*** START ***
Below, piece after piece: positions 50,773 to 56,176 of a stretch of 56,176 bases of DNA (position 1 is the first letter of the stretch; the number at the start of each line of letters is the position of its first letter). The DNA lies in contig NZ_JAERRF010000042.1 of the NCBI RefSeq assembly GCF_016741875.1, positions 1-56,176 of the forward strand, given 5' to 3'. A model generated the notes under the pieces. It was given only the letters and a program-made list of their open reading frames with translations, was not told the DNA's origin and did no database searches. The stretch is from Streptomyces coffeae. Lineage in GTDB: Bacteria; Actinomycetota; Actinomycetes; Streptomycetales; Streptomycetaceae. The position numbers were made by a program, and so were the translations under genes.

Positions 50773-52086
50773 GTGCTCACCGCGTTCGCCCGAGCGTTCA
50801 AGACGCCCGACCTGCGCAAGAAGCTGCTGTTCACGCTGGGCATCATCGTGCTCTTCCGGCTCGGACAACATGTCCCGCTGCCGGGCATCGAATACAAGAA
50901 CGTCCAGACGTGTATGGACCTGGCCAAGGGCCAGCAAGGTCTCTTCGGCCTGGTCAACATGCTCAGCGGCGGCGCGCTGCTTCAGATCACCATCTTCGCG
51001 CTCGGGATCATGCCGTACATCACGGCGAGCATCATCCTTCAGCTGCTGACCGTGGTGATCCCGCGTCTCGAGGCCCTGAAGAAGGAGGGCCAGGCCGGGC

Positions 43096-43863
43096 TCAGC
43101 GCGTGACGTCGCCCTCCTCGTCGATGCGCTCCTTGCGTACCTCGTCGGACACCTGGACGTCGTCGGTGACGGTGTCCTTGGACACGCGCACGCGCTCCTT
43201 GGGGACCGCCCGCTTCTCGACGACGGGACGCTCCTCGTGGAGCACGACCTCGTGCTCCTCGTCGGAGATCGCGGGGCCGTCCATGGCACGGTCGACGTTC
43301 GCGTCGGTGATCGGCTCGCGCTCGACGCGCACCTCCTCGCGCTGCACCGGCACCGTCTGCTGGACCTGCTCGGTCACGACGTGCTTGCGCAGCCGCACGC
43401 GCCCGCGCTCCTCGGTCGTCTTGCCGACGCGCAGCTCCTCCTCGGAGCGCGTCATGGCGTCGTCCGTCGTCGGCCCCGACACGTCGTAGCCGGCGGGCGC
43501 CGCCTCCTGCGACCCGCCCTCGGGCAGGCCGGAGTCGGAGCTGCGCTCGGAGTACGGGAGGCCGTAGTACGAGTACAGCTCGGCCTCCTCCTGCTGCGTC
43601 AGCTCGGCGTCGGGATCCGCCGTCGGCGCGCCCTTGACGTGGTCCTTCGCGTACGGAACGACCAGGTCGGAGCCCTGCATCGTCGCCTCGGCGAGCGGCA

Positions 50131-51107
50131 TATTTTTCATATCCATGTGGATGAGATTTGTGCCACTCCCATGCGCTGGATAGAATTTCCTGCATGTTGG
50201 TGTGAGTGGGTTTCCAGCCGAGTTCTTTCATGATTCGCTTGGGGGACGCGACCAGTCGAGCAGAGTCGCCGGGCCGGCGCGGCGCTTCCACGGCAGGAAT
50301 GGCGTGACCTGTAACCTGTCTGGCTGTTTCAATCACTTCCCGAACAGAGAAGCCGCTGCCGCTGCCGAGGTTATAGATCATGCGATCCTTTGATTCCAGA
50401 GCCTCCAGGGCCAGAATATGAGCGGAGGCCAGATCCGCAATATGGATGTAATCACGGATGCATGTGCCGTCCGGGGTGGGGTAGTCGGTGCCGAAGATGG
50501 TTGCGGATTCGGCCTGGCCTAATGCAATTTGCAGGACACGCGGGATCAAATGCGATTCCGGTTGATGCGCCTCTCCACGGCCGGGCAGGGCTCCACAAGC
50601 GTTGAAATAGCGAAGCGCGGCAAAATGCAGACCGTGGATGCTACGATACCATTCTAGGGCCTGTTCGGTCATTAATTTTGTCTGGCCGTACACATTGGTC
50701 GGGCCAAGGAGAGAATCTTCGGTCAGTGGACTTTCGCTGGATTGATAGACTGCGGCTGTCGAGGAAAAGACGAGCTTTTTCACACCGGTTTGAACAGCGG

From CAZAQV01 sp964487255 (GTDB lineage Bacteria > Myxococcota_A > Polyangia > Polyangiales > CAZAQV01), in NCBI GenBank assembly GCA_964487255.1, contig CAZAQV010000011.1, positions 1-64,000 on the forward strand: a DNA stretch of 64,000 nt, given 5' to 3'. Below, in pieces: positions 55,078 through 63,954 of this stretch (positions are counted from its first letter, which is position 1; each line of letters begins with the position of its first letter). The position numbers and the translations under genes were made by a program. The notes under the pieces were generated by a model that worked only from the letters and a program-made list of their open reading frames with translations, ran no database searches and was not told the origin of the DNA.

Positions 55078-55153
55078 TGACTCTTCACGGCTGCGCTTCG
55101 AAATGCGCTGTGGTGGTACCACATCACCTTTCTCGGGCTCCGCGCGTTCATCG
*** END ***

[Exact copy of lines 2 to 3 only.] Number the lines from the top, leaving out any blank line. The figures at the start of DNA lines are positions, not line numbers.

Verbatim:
Positions 50773-52086
50773 GTGCTCACCGCGTTCGCCCGAGCGTTCA